Thu May 31, 2018, 05:58 PM

85. I'll answer that.

Teahupoo, Tahiti.
No other wave is that thick and glassy.

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Response to Ligyron (Reply #85)

Thu May 31, 2018, 07:33 PM

88. Mahalo, LIgyron

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Response to Heartstrings (Reply #15)

Thu May 31, 2018, 07:32 PM

87. It's a random pic on the net..

Ligyron's post sounds good to me!

I have a similar large framed photograph of my son surfing in Indonesia.

Are you talking about the Northshore of Oahu?

Heartstrings

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Response to Cha (Reply #87)

Thu May 31, 2018, 07:49 PM

89. Yes, Northshore of Oahu...

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Response to kpete (Original post)

Thu May 31, 2018, 11:38 AM

3. Holy Shit !

Where does it end ?

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Response to kentuck (Reply #3)

Thu May 31, 2018, 12:01 PM

8. With the NFL giving Kapernick .. .bout 20 .... 30 million for starters

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Response to uponit7771 (Reply #8)

Thu May 31, 2018, 01:16 PM

42. +1

 

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Response to uponit7771 (Reply #8)

Fri Jun 1, 2018, 12:32 AM

97. and that would be a good start.

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Response to kpete (Original post)

Thu May 31, 2018, 11:43 AM

4. Of course. That's the way Trump operates the entire presidency

He's a crooked, mob-influenced business owner who strongarms and dirty deals to get what he wants.

Now he's doing it on a national scale with the powers that the office of the president (and a complicit House and Senate) afford.

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Response to kpete (Original post)

Thu May 31, 2018, 11:49 AM

5. Of course. Everything is all about him, if its good, for him, its good for Murica

And his lackeys follow along.

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Response to tulipsandroses (Reply #5)

Thu May 31, 2018, 04:24 PM

81. Murica

F**K YEAH!!!!!

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Response to kpete (Original post)

Thu May 31, 2018, 11:50 AM

6. He doan need no steenkin laws. He da king

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Response to yonder (Reply #6)

Thu May 31, 2018, 12:15 PM

16. Yup, that's what it all boils down to. nt

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Response to kpete (Original post)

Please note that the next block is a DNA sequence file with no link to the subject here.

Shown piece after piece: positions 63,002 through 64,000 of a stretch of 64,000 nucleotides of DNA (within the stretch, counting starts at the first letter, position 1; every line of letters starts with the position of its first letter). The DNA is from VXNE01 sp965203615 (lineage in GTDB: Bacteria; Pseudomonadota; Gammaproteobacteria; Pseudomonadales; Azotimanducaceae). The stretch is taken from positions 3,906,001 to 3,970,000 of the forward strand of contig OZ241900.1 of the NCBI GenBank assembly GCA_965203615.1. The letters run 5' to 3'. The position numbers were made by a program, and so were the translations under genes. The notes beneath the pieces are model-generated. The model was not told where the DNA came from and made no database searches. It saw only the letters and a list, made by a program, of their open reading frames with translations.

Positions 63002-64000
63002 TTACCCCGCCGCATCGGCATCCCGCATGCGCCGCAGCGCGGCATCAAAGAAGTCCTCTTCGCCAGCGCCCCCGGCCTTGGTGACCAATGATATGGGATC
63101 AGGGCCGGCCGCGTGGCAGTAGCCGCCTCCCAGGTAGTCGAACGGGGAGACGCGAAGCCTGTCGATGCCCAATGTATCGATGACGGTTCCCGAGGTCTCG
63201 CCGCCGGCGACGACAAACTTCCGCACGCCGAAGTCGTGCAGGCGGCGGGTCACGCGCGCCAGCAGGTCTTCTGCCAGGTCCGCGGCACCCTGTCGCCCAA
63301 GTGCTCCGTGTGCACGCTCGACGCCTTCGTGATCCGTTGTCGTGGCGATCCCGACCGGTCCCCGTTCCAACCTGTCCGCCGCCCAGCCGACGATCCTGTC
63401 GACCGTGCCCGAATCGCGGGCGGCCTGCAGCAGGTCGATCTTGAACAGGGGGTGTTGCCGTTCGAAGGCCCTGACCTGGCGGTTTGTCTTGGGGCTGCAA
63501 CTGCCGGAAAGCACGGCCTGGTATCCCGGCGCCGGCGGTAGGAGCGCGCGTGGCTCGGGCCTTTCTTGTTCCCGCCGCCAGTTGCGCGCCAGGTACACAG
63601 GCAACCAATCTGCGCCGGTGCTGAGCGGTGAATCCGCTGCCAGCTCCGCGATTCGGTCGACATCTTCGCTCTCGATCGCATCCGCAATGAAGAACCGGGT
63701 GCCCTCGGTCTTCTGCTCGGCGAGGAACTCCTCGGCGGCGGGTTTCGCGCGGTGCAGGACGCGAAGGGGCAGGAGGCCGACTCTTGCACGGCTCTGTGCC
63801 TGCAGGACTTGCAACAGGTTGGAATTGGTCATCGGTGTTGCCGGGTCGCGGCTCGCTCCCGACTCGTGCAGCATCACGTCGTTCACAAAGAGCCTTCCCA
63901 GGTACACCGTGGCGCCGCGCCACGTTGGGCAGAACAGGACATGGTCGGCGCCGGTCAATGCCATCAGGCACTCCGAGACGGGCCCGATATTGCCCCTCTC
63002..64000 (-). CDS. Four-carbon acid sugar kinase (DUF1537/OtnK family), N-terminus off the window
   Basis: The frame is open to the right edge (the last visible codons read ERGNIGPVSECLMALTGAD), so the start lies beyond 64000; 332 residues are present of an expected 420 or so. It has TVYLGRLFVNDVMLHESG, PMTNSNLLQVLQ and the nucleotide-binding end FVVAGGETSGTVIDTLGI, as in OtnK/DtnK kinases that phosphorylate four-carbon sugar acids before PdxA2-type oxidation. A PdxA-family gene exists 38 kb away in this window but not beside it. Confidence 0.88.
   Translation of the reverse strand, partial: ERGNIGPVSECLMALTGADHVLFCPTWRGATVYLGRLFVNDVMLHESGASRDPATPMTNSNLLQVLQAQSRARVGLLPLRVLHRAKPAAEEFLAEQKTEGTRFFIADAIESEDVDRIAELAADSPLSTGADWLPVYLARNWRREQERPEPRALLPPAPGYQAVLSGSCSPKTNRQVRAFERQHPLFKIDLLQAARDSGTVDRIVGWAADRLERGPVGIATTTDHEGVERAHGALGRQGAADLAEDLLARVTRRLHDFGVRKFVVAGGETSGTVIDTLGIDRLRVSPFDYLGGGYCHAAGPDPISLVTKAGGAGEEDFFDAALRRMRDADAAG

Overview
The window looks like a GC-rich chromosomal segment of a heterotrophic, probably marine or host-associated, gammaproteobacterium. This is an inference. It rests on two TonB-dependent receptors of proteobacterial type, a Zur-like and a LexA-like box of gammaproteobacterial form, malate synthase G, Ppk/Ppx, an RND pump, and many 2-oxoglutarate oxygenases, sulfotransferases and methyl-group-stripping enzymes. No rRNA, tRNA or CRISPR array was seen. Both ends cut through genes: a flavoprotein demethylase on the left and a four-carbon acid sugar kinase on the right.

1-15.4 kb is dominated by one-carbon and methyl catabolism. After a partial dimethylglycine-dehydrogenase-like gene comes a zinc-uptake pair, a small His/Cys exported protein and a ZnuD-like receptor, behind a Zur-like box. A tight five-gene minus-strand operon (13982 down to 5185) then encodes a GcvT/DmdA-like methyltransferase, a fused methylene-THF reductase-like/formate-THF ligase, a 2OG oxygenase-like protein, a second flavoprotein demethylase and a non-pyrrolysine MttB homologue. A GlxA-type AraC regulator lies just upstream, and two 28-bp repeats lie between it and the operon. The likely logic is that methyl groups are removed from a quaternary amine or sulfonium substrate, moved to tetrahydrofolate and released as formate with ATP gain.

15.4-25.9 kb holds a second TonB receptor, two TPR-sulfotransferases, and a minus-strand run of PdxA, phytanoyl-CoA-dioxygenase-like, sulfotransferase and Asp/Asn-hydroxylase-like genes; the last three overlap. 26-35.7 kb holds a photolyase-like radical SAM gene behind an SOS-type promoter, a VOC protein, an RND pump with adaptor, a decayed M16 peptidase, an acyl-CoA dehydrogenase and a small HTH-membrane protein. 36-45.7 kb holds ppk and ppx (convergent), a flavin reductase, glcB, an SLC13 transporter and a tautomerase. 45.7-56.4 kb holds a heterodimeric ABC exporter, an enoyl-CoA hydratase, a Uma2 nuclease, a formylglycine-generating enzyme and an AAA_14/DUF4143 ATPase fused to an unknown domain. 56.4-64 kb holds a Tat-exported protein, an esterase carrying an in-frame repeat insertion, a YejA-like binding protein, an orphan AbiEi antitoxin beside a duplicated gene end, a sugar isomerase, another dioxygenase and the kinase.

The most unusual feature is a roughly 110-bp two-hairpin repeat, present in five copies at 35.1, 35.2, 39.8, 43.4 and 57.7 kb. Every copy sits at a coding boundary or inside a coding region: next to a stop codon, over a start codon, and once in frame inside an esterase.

Thu May 31, 2018, 12:00 PM

7. Damn !!!

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Response to kpete (Original post)

Thu May 31, 2018, 12:01 PM

9. Mueller is just collecting more evidence.

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Response to kpete (Original post)

Thu May 31, 2018, 12:04 PM

10. Dictators play book.

1- No dictator wannabe can rule by himself. A dictator needs help from his trusted advisers and those who are willing to
lie for him, cover up crimes, create distractions, create fake news, create fake enemies, create fake victories and
those who will do any and all acts for a price. ( you see them all around Trump)

2- Discredit free press, the IC and the Courts and all who stand in his way or don't yield to his or her wishes.

3- slowly take over the lever of power one inch at a time, like a frog in boiling water.
by the time the frog feels the heat it is too late.


Do you feel the heat yet ?

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Response to Chickensoup (Reply #10)

Thu May 31, 2018, 12:55 PM

29. Trump's playbook is described in Umberto Eco's essay on Ur-Fascism (1995)

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Response to Thomas Hurt (Reply #29)

Thu May 31, 2018, 01:56 PM

57. Thanks, I will look it up.

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Response to kpete (Original post)

Thu May 31, 2018, 12:04 PM

11. How many laws does he have to break before the GOP start to act like real Americans?

This is just despicable! Clinton was impeached because they pried into an adulterous affair he had and he lied to them about it.

Compare that to this one man crime ring.

If the GOP does nothing then that should be part of the Democrats campaign. Get them out because they are not patriots; they allow a president to run roughshod over the country and do nothing so they can keep their jobs. They don't care one tiny bit about the American people.

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Response to Maraya1969 (Reply #11)

Thu May 31, 2018, 01:10 PM

35. Too many TOP are wading in rubles up to their necks. nt

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Response to kpete (Original post)

Thu May 31, 2018, 12:11 PM

12. Is Comrade Trump's ass leaving a bad aftertaste, Jerry? nt

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Response to kpete (Original post)

Thu May 31, 2018, 12:11 PM

13. Abusing Presidential power for personal political gain is a crime. . . . nt

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Response to kpete (Original post)

Thu May 31, 2018, 12:12 PM

14. He is seriously abusing his power right now. Time for him to get called out on it.

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Response to kpete (Original post)

Thu May 31, 2018, 12:15 PM

17. intimidation and extortion

that's how tRump rolls.

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Response to kpete (Original post)

Thu May 31, 2018, 12:18 PM

18. Been down this road before: "solely on the basis of partisan political affiliation"